How telecom operators in Africa are failing persons with disabilities
Today, the Collaboration on International ICT Policy for East and Southern Africa (CIPESA) has released a new report which shows that several telecom companies in Sub-Saharan Africa have failed to meet their obligations to provide information and services to persons with disabilities. The report assessed 10 telecom companies in five countries: Botswana, Kenya, Nigeria, South Africa, and Uganda and was based on guidelines from the International Telecommunications Union (ITU) Model Accessibility Policy 2014, the World Wide Web Consortium’s Web and Mobile Content Accessibility Guidelines, and the United Nations Convention on the Rights of Persons with Disabilities (CRPD).
Most of the companies assessed – despite being long-established operators with the majority market share in their respective countries – failed to prioritise the needs of telecom customers with disabilities in contravention of the companies’ obligations under national laws and the CRPD.
Safaricom in Kenya and Vodacom South Africa were found to be leading in improving accessibility of communication products and services for persons with disabilities. The good performance by Safaricom and Vodacom in comparison to other companies reviewed appears to be driven by the policies and culture of the Vodafone group to which both belong and not by regulations or regulators in Kenya and South Africa.
MTN’s operations in Nigeria, South Africa, and Uganda, as well as Airtel’s operations in Nigeria and Uganda seemed to give low consideration to accessibility of their services by persons with disabilities. This was evidenced by the consistent non-compliance with the accessibility indicators covered in the study across the countries where MTN and Airtel operated.
The report was launched at the Forum of Internet Freedom in Africa 2020 (FIFAfrica20) as part of commemorations of the International Day for Universal Access to Information (September 28). The findings featured in panel discussions on how Covid-19 has accelerated the digital exclusion of persons with disabilities, which is undermining a key pillar of the 2030 Agenda for Sustainable Development Goals (SDGs) – the pledge to leave no one behind.
Given the critical role the telecom industry plays in providing information and communication services, it is of utmost importance that it takes deliberate measures to promote accessibility of its products and services. The industry also needs to create awareness of accessible mobile communications among persons with disabilities, their caregivers, and organisations of persons with disabilities (DPOs).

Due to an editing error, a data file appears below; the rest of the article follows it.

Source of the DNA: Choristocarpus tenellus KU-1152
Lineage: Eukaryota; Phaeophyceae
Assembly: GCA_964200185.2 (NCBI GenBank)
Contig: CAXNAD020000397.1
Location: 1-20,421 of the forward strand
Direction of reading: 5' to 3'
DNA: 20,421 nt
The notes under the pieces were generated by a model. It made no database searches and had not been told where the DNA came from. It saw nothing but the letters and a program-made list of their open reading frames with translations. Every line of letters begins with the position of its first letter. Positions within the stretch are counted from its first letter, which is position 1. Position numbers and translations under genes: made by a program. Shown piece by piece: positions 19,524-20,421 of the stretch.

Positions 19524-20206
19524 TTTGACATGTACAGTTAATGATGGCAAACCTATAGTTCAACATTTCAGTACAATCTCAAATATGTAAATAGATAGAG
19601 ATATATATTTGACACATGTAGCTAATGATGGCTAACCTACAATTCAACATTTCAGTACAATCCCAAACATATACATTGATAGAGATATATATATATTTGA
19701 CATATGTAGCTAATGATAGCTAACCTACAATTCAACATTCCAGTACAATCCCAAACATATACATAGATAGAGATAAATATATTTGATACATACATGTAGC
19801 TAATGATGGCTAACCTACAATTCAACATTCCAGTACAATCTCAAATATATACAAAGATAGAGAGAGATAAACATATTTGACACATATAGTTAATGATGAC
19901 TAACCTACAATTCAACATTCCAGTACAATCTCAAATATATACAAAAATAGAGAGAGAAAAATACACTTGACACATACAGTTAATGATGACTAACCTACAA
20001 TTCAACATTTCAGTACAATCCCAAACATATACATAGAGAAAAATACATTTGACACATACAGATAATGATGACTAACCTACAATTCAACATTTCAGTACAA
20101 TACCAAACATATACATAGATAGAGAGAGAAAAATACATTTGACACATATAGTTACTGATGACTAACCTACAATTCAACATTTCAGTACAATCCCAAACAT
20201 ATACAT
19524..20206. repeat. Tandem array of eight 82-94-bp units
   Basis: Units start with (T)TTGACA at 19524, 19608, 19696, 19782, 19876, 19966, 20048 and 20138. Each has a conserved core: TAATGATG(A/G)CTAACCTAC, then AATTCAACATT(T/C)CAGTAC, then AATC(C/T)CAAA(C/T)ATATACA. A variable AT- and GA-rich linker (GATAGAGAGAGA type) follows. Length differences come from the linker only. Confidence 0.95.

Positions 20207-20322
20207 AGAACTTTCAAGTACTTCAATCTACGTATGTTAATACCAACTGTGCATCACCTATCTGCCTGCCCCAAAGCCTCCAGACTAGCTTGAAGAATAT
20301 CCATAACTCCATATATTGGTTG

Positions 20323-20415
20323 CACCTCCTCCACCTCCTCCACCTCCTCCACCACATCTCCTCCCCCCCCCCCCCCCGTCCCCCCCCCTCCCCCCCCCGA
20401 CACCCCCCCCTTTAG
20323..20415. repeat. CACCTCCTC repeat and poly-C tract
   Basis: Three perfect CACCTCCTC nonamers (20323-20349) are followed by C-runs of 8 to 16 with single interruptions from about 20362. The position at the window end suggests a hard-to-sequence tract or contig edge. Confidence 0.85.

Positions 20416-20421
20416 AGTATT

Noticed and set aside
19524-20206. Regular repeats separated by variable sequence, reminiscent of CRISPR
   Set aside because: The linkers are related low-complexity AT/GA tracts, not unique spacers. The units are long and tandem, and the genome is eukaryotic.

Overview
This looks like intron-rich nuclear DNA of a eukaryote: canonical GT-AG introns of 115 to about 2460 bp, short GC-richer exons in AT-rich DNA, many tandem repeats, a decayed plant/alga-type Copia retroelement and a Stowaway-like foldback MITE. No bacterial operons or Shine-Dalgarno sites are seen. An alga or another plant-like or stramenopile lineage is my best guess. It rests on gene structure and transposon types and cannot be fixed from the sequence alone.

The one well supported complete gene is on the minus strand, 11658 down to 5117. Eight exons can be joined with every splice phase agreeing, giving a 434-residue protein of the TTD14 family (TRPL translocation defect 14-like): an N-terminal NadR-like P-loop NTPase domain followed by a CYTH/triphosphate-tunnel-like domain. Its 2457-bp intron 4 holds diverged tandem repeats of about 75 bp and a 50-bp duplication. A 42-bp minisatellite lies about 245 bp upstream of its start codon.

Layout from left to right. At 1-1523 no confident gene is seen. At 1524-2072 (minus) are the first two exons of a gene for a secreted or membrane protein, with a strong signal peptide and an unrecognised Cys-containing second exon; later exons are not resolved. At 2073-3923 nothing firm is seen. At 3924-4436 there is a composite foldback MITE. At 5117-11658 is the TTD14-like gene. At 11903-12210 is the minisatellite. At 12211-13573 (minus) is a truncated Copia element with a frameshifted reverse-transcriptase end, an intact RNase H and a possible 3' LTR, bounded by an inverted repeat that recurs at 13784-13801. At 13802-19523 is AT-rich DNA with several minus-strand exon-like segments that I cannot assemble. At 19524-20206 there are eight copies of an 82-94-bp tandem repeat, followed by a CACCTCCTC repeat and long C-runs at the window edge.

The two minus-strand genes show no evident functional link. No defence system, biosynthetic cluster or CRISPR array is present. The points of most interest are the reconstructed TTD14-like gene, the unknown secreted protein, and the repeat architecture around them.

1. Telecom operators need to address concerns of persons with disabilities regarding their services and products, including through provision of information in accessible formats such as Braille, large print, visual and audio formats; understand the numbers and needs of their customers with disabilities so that they build focused products and services to suit these customers; ramp up sensitivity training for their staff, including in basic sign language.
2. Government agencies such as communication regulators and consumer protection units should enforce legislation on accessible communication products and services. More vigilance is needed in enforcing implementation of national disability laws, Codes of Practice, consumer rights regulations, and ICT and disability policies.
3. Safaricom and Vodacom South Africa provide learning examples for other operators on proactively improving digital accessibility and building partnerships that improve service provision to persons with disabilities. Regulators also need to learn from these examples to offer guidance to operators in their jurisdictions.
4. Telecom companies should form partnerships with academia, civil society, DPOs, tech developers and innovators and device manufacturers to develop accessible mobile communication solutions.
5. Governments should offer incentives for investment and innovation in accessible mobile devices and software solutions to encourage the development and availability of such technologies and solutions. Examples of such incentives are tax exemption on handsets/mobile devices tailored to the needs of persons with disabilities.
The full report can be found here.